By Joshua Gross
YES, but perhaps not in the way you think; you certainly shouldn’t fear that long-term prospects are bad, but short-term circumstances can be bad. My answer will focus on the US, but some of this may be applicable elsewhere.
I’ve been through two bubbles/downturns (or one hit me twice, depending on how you look at it) and got laid off. Getting laid off is not fun and often has nothing to do with your work; in my case, one company shut down, and one entire large project was offshored. Both times, I was out of work for several months. Regardless of how you look at the tech market, you need to be aware that the industry moves quickly. In the US, there is essentially no security of employment.
- If you are not a citizen or permanent resident, you need to know the details of your visa. If you are laid off, what happens? Can you find another job? How long do you have?
- If you are laid off, the outcome depends on cushion. Conventionally, personal finance experts tell you to have 3–6 months of income stashed as liquid assets (cash, CD, or other insured savings). This should be more than most people think, since you are suddenly responsible for paying your entire health insurance premium. You should normally be eligible for unemployment insurance, but not necessarily. Some employers are not required to pay into unemployment insurance. You need to know if you are eligible. It’s easy to find out. I recommend having six months of savings to pay for rent/mortgage, car(s) & insurance, health insurance (you can easily find out what the full premium is, and/or go online and price out something through Get 2016 health coverage. Health Insurance Marketplace or your state’s market), gas, and food. Some people will tell you that you will spend less money, and this is true on average, but what if you need to fund yourself for a job interview trip? This happened to me.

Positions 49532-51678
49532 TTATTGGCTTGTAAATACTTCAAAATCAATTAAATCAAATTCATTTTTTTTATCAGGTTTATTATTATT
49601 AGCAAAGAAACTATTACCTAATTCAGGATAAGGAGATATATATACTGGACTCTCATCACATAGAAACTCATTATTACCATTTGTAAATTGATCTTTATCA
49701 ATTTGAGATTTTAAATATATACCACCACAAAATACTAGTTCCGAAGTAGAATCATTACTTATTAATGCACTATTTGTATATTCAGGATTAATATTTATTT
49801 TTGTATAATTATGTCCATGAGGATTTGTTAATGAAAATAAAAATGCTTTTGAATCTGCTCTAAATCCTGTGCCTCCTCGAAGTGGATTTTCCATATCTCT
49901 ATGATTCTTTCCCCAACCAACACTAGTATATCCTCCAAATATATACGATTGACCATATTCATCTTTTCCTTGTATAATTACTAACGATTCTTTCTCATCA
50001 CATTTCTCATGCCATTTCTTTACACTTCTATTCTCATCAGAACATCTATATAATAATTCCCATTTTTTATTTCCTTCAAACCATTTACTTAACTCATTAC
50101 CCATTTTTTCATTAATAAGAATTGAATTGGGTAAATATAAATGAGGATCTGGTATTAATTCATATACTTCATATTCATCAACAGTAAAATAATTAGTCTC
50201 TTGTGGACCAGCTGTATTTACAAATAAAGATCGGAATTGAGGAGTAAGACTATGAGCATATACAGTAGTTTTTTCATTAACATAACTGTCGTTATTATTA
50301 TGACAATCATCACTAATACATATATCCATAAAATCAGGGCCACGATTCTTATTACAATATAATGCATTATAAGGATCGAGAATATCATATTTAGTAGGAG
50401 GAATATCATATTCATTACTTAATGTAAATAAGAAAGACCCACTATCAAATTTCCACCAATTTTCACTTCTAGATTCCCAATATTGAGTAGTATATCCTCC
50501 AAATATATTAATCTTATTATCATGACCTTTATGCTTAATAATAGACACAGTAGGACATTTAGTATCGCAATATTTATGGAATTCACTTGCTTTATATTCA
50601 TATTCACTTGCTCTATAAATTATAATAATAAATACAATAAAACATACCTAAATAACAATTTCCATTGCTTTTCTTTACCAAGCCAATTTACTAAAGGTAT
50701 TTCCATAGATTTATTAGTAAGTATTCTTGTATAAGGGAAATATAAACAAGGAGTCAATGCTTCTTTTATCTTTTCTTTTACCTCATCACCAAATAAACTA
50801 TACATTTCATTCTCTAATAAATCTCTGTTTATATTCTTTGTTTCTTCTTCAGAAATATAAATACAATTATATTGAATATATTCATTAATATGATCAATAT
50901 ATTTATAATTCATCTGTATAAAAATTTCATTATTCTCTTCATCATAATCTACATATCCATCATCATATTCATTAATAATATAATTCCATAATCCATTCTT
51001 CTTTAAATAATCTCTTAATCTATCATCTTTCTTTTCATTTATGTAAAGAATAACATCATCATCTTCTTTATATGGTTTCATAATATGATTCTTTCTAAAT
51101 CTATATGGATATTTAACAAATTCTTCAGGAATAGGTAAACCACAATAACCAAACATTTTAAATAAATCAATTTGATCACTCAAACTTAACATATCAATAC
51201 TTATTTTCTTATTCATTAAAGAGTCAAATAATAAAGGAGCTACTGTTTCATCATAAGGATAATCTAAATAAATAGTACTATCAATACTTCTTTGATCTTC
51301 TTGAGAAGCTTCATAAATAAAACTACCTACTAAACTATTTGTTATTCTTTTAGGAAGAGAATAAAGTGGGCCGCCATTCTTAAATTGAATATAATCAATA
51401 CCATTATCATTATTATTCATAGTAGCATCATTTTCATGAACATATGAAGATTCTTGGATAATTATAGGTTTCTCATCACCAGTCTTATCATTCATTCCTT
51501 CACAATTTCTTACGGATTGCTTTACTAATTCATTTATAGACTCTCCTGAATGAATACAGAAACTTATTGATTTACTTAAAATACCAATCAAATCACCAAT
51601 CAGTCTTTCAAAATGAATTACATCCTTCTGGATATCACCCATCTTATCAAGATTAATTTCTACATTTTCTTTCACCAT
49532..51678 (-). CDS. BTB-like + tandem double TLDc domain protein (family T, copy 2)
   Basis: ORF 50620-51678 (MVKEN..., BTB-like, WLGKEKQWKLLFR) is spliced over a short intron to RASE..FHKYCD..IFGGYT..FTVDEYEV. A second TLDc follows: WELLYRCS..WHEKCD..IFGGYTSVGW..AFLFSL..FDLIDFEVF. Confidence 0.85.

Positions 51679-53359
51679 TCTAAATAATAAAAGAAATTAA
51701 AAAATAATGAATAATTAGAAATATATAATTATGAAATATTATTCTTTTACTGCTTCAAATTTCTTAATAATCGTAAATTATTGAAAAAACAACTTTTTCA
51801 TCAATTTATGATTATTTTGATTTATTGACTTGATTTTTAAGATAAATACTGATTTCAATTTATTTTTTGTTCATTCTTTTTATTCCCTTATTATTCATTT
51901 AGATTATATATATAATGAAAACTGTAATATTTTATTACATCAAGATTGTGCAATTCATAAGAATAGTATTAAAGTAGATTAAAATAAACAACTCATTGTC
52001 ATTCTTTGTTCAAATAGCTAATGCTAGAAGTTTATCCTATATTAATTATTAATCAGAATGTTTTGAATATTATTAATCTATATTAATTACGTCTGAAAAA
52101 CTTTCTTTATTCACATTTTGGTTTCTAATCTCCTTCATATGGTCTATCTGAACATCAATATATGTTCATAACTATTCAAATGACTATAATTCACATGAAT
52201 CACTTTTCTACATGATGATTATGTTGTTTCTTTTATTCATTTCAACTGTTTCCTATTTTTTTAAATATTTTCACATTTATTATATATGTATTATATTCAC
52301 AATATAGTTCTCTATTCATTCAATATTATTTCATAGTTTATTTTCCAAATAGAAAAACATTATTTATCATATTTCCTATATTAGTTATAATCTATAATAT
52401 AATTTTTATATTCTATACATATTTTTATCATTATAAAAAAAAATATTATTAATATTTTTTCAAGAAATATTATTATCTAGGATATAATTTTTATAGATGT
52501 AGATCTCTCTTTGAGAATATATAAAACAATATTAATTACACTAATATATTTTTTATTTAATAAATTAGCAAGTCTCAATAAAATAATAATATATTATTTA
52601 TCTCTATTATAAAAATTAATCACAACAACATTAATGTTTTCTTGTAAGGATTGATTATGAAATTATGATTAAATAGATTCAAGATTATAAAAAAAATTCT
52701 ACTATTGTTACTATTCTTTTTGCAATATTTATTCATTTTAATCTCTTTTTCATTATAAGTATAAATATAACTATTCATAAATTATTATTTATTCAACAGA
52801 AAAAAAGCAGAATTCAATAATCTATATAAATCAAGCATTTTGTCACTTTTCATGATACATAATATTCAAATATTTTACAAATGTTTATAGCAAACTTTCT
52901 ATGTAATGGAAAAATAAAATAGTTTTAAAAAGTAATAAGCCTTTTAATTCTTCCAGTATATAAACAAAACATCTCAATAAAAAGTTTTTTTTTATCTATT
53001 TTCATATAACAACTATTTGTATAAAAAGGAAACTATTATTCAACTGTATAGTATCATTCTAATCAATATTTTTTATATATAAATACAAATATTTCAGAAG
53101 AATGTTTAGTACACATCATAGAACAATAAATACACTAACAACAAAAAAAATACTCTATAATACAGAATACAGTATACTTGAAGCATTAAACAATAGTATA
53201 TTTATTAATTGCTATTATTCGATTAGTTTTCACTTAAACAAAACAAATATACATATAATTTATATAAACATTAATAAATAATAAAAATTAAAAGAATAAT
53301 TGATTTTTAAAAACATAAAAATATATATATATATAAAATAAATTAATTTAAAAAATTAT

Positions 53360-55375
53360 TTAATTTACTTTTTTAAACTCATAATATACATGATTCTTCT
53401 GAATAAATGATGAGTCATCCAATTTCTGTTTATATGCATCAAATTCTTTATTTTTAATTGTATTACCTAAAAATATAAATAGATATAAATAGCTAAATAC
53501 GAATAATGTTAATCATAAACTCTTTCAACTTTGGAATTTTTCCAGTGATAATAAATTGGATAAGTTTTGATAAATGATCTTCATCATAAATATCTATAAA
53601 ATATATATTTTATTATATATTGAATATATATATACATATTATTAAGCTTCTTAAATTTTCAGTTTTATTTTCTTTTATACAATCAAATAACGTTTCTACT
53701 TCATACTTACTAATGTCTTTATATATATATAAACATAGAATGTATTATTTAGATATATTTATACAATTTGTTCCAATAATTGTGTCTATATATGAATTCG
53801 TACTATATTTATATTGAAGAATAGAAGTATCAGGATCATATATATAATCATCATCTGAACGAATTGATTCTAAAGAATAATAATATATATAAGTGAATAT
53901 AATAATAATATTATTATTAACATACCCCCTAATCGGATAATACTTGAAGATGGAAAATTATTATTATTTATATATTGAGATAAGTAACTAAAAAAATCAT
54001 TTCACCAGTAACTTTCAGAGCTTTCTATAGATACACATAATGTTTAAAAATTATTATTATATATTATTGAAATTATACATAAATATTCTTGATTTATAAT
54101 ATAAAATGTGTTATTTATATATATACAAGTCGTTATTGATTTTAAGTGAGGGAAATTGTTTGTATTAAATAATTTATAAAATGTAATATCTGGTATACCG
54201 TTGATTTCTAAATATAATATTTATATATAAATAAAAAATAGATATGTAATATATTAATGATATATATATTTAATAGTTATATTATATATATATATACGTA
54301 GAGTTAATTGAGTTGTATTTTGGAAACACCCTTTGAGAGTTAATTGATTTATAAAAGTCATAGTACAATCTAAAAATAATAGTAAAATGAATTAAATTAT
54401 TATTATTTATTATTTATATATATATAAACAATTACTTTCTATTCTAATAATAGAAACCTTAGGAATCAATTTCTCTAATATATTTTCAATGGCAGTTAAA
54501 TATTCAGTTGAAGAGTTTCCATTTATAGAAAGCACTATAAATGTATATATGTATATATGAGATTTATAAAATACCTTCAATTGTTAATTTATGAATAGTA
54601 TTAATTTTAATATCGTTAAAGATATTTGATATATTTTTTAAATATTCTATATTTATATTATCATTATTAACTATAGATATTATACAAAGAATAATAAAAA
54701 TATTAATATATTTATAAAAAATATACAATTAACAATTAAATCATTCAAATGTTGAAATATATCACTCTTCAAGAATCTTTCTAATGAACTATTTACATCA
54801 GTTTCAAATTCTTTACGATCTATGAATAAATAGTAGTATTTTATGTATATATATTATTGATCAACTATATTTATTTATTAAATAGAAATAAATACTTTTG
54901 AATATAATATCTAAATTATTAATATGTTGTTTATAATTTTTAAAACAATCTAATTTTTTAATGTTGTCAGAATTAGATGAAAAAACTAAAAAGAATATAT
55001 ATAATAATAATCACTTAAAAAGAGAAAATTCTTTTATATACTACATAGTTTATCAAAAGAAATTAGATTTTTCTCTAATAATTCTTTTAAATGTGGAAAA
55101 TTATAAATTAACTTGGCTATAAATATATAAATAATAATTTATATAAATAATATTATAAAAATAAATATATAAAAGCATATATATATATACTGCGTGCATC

- Don’t put all of your eggs in one basket. You rely on tech for your income, and you may be partly compensated in equity, so any investment (e.g., 401k) should not be tech-focused. I had friends who simultaneously lost their jobs and had their 401k’s lose most of their value because they were heavily invested in tech (this was during the dot-com burst). In exigent circumstances, you can use money in 401k’s, IRA’s, and other retirement investment vehicles. Don’t double-expose yourself.
Nothing bad may ever happen, but you will have the income to provide a cushion for yourself, and responsible investing can protect you further. It’s just a form of insurance, but most Americans don’t have it. A recent survey found that half of Americans couldn’t come up with $400 in an emergency (The Secret Shame of Middle-Class Americans Living Paycheck to Paycheck), and some of those would have to sell something or take out a car title loan.
Again, as a software engineer you’ll have plenty of money to save if you are even remotely careful and disciplined. You don’t build this cushion overnight.
What happens if you don’t have the money? Well, have you ever wondered why so many Americans are deep in credit card debt? This is one of the reasons, and paying for things that don’t take credit cards (like rent/mortgage, car payment) requires taking a cash loan that starts earning interest immediately and may involve a fee. It’s not hard to rack up $15,000 in debt and without a job, you can’t get another card and play the balance transfer trick (and again, cash loans work differently anyway). I know people who have spent a decade coming out from under this kind of debt.
I’m not trying to scare you. Wait, OK, that’s not true: I’m trying to scare you. I’m trying to scare you into creating this cushion for yourself and to diversify your investments. Employment in all fields is volatile, but tech is especially so. If you start the process of building a cushion and investing responsibly, then don’t worry